The Geothermal Energy Association brings you this week’s leading news and member company headlines.
*California Legislature Holds Joint Geothermal Hearing
*Finance Committee to Consider Reform Options for Energy Sector MLPs
*U.S. Geothermal: Company to Acquire Ram Power’s Geysers Project
But first, our Graph of the Week: Estimated Supply Curve for Conventional Geothermal Resources in the U.S.
Above: NREL’s graph shows USGS estimates of the supply of electricity generation potential from geothermal resources for the U.S. as a whole. GEA’s recent “Report on the State of Geothermal Energy in California” states, “As the technology and techniques to tap hidden or undiscovered geothermal systems improves, the risk of developing these hydrothermal systems declines. As a result, the amount of geothermal resources that can be developed increases, effectively expanding the geothermal supply curve.” GEA submitted the report to California legislators as part of a joint committee hearing on the potential for geothermal in the state (see full story below). With around 600 MW of planned capacity additions and 1,400 MW total of its potential resources being developed, the state has more potential power under development than any other state, despite Nevada having a greater number of projects. As California stakeholders learn more about the value geothermal power adds to the grid and follow up with legislation that properly considers unique characteristics of different renewable energy sources, Californians can hope this will mean a greater supply of geothermal power.
California Legislature Holds Joint Geothermal Hearing
Geothermal potential was the subject of a joint committee hearing in California on April 3 led by State Senator Ben Hueso, D-40th Senate District, and Assemblyman V. Manuel Pérez, D-46th Assembly District. As the hearing began, Senator Hueso, who is Chair of the Senate Select Committee on California’s Energy Independents, and Assemblyman Pérez, Chair of the Assembly Select Committee on the Renewable Energy Economy in rural California, each expressed their interest in understanding why the state is not using more of its untapped geothermal resources. Of particular interest for California lawmakers, industry, and consumers alike are the areas near the Salton Sea familiar to the geothermal industry for their immense potential for power development.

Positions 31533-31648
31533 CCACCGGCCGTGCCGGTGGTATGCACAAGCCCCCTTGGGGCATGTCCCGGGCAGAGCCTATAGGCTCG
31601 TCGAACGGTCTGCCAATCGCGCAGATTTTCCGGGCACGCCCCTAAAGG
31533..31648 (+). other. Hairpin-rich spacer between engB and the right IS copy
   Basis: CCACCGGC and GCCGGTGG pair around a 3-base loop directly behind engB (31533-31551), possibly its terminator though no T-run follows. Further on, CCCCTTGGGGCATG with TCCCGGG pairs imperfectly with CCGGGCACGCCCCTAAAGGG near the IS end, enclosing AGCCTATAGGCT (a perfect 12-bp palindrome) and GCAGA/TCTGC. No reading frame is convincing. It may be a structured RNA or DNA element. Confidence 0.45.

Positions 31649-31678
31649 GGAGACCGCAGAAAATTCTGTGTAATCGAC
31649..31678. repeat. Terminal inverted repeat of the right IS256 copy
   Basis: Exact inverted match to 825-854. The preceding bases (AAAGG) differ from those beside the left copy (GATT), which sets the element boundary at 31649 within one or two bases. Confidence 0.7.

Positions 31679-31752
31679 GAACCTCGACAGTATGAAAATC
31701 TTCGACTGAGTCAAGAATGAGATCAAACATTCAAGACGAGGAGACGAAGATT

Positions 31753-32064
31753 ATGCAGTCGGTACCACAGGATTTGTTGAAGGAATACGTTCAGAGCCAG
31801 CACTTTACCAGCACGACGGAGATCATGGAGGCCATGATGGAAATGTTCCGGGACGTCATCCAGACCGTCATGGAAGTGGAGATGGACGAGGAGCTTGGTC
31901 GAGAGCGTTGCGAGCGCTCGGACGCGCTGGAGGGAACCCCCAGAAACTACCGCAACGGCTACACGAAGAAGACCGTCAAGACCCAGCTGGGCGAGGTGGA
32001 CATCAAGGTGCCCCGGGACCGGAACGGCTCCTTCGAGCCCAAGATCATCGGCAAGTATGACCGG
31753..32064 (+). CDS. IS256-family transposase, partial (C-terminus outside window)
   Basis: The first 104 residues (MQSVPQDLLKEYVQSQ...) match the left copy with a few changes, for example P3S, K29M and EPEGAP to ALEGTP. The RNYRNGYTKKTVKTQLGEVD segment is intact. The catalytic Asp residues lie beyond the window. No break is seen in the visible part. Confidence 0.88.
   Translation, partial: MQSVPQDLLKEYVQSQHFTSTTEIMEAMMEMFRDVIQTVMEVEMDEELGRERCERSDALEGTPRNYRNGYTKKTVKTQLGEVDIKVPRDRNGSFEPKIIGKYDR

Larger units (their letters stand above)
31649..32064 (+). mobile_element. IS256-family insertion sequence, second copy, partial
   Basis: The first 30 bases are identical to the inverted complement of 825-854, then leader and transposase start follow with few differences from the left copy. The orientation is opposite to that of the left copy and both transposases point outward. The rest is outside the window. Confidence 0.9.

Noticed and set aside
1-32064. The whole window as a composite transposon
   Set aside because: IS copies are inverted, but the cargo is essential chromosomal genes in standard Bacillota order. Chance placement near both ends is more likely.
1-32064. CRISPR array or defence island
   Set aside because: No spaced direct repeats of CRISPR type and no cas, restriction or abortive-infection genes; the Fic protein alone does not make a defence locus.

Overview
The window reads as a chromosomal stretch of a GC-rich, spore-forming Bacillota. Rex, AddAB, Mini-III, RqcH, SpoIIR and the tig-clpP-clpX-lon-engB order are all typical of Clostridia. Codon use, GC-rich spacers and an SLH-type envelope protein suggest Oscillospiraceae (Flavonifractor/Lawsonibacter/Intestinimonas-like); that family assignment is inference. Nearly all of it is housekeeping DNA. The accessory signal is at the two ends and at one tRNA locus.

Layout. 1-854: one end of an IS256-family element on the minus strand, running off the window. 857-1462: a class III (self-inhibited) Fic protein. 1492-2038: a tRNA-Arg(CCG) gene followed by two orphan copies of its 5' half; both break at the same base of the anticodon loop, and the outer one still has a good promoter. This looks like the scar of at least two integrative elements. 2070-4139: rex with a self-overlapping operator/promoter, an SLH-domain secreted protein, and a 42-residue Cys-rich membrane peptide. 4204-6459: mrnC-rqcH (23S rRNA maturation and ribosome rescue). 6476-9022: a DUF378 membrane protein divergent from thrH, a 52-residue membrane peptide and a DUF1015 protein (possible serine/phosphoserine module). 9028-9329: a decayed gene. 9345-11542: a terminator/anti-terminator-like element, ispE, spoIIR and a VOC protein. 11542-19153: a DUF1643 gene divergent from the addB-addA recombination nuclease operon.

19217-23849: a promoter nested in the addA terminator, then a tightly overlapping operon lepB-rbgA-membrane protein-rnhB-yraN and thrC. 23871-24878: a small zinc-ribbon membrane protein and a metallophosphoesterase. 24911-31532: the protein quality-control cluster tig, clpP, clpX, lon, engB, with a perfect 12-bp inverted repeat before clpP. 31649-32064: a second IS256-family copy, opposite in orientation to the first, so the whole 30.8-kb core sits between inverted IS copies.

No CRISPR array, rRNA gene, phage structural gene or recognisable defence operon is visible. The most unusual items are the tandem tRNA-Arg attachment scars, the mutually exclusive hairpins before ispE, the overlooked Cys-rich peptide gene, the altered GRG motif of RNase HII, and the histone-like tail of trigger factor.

The first panel of witnesses included California Energy Commission Commissioner David Hochschild; Executive Director of Independent Energy Producers Association Jan Smutny-Jones; and Executive Director of the Geothermal Energy Association Karl Gawell, each discussing the values that geothermal brings as well as challenges to further development in the state. Gawell provided testimony on the potential for expanded geothermal energy production, referencing the “State of Geothermal Energy in California” status report recently published by the GEA. California is no stranger to the industry, with about 2,700 MW of nameplate capacity already installed. However, this figure represents only about half of the identified resources. “Geothermal power can be a key to achieving an expanded post 33% renewable power portfolio at the lowest total cost,” Gawell said.
In the second panel, Imperial Irrigation District’s General Manager, Kevin Kelley, discussed the plans for a major Salton Sea Restoration and Renewable Energy Initiative that would address both environmental and renewable energy needs of the state, noting that time is of the essence to prevent further decline of the sea. The plan would develop over 1,000 MW of geothermal power and build important transmission links to connect the Valley with other parts of California. California Independent System Operator’s Vice President, Karen Edson, and Energy Division Director for California Public Utilities Division Edward Randolph, also were called upon to testify.
Several geothermal company representatives were present at the hearing and commented on the California market afterward. “Enel Green Power North America is supportive of legislation that furthers geothermal expansion in California,” said Page, Vice President at Enel Green Power North America.
“CalEnergy is eager to be a part of the California legislature’s renewed objective to recognize the unique values and attributes of geothermal generation within the renewable energy mix to achieve a reduction in greenhouse gas emissions along with an increase in the State’s Renewable Portfolio Standard,” said Keller, Director of Development, Transmission & Land Assets for CalEnergy. “The extraordinary geothermal resource of the Salton Sea Known Geothermal Resource Area is well suited for such a build-out to help accomplish both of these goals. CalEnergy is prepared and stands ready to lead the efficient development of this extensive geothermal field.”
“We commend Senator Hueso and Assemblymember Pérez for their persistence in spurring geothermal development in California,” said Bethel, Public Relations Manager at Ormat. “With conversation focused heavily on integration costs and transmission alternatives, the CPUC’s announcement of a modified RPS Calculator illustrates that the initiative to promote proper valuation in the renewables sector continues to gain traction and we look forward to reviewing the proposal once released. With renewed focus on extending the RAM to include larger projects and an expanded area, as well as the potential of qualifying geothermal’s technology attributes separately in future procurement directives, the hearing was a big step in the right direction for geothermal growth in California.”